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  • 1 April 2017 to 30 June 2018
  • Project No: 354
  • Funding round: FR 13

What supports successful transition from trainee to GP?

An alarming shortage of GPs is currently affecting many areas of the UK. Since GPs provide around 90% of NHS consultations and lead community-based medical care, a deficit in their numbers has serious implications; for patients who struggle to obtain timely appointments and for doctors who struggle to deliver high quality care when time and other resources are limited.

Our current research suggests that many young doctors consider or intend to leave the UK after 2 years of postgraduate training. A study of doctors undertaking GP training, suggested that many of these doctors also intend to leave the UK once they are fully trained.

A slight increase in GP training recruitment occurred in 2016 after initiatives to encourage junior doctors to choose general practice. However, it seems clear that working in the NHS is not necessarily seen as an attractive career choice for young doctors. This means that the current shortage of GPs cannot be easily resolved by only increasing recruitment and training – there must also be sufficient incentives for these newly trained GPs to enter and settle into UK GP posts.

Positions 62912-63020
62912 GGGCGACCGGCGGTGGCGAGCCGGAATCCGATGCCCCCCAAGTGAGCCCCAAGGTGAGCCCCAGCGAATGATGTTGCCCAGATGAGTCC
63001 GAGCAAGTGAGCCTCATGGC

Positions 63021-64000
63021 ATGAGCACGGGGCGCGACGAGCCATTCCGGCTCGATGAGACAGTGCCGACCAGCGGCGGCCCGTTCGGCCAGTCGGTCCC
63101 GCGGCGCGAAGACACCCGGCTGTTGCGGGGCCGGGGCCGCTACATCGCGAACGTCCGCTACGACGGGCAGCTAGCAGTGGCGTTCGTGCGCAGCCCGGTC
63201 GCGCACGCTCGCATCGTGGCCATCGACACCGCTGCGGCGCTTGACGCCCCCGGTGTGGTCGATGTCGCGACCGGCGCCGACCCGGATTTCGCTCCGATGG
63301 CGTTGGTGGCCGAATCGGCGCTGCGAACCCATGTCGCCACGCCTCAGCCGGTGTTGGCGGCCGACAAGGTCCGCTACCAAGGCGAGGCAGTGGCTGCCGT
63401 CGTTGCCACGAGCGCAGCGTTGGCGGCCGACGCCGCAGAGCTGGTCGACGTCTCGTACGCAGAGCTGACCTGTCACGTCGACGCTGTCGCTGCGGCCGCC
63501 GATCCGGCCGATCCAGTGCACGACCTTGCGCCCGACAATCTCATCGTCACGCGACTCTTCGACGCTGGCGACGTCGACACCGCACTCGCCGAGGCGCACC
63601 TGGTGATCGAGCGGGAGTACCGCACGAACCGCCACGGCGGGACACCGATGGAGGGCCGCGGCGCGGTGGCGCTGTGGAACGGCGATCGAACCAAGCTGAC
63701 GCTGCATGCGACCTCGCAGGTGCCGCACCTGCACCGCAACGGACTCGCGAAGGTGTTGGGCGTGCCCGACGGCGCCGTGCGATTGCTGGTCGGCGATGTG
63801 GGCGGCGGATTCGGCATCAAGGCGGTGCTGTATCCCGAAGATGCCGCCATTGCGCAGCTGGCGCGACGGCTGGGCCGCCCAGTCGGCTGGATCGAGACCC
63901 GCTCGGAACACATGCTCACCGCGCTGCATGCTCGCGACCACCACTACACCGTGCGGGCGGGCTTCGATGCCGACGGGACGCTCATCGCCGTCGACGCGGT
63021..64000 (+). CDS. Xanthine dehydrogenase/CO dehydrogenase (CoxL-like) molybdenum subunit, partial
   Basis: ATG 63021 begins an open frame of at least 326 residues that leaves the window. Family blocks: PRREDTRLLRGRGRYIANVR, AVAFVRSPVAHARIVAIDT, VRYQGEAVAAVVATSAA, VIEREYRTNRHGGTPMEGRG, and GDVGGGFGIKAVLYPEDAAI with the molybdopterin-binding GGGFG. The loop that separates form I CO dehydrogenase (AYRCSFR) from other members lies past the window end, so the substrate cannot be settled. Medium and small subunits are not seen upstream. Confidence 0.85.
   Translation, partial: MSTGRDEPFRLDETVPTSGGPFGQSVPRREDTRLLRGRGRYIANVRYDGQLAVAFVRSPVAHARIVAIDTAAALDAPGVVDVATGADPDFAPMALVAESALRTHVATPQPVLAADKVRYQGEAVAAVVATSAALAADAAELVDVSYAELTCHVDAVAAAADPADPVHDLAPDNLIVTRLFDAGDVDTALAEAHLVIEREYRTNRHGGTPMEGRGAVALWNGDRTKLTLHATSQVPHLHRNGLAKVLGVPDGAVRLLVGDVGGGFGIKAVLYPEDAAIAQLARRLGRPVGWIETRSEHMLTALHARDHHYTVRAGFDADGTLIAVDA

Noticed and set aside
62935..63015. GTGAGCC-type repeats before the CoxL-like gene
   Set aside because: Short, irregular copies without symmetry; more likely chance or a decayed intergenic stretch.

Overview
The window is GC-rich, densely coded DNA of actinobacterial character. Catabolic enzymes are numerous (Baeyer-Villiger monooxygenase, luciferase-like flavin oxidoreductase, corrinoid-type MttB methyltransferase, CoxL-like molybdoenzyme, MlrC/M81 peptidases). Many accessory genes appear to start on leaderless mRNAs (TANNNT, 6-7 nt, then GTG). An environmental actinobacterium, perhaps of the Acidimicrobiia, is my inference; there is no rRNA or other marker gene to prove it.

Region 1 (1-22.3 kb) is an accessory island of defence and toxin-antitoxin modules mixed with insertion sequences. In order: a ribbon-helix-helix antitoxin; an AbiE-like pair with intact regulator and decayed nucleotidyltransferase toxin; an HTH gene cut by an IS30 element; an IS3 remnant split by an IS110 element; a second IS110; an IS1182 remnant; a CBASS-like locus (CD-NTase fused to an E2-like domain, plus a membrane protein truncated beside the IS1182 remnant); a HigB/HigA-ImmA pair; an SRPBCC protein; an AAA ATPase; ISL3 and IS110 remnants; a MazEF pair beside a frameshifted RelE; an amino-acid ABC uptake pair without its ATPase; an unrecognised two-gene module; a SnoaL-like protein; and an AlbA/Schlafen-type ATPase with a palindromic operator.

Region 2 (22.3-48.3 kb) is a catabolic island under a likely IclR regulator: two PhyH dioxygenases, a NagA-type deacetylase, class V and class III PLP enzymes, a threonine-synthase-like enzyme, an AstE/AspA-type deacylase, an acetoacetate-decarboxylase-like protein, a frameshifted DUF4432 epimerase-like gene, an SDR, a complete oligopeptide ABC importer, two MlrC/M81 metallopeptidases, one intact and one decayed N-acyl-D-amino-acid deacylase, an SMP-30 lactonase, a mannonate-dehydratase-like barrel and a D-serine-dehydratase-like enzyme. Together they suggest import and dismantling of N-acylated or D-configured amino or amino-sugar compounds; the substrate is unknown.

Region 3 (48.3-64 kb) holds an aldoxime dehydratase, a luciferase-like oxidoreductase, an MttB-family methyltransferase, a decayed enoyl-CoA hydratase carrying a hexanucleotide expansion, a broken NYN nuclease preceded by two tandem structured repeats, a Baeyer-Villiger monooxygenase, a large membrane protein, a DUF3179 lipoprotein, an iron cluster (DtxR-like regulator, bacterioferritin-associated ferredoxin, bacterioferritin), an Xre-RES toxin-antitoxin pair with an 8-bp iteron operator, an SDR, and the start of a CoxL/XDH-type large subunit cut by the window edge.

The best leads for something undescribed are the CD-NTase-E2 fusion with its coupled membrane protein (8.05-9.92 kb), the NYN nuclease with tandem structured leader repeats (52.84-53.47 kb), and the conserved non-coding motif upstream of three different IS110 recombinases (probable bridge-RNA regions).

This study will explore the aspirations and concerns that doctors have about their future careers. We will do this by carrying out individual and group (focus group) interviews with doctors in the later stages of their GP training and others who have recently started work as GPs. Topics covered will include; their experiences of GP work, dealing with pressure or uncertainty, achieving work-life balance, their feelings about working with colleagues, and their aspirations for their long-term careers.

Our links with bodies responsible for GP training and employment (e.g. NHS England, Royal College of General Practitioners), we will allow us to share findings as information on which to base more effective strategies to retain these newly qualified GPs.

Amount awarded: £72,862

Evidence synthesis working group

The collaboration will be conducting 18 high impact systematic reviews, under four workstreams.

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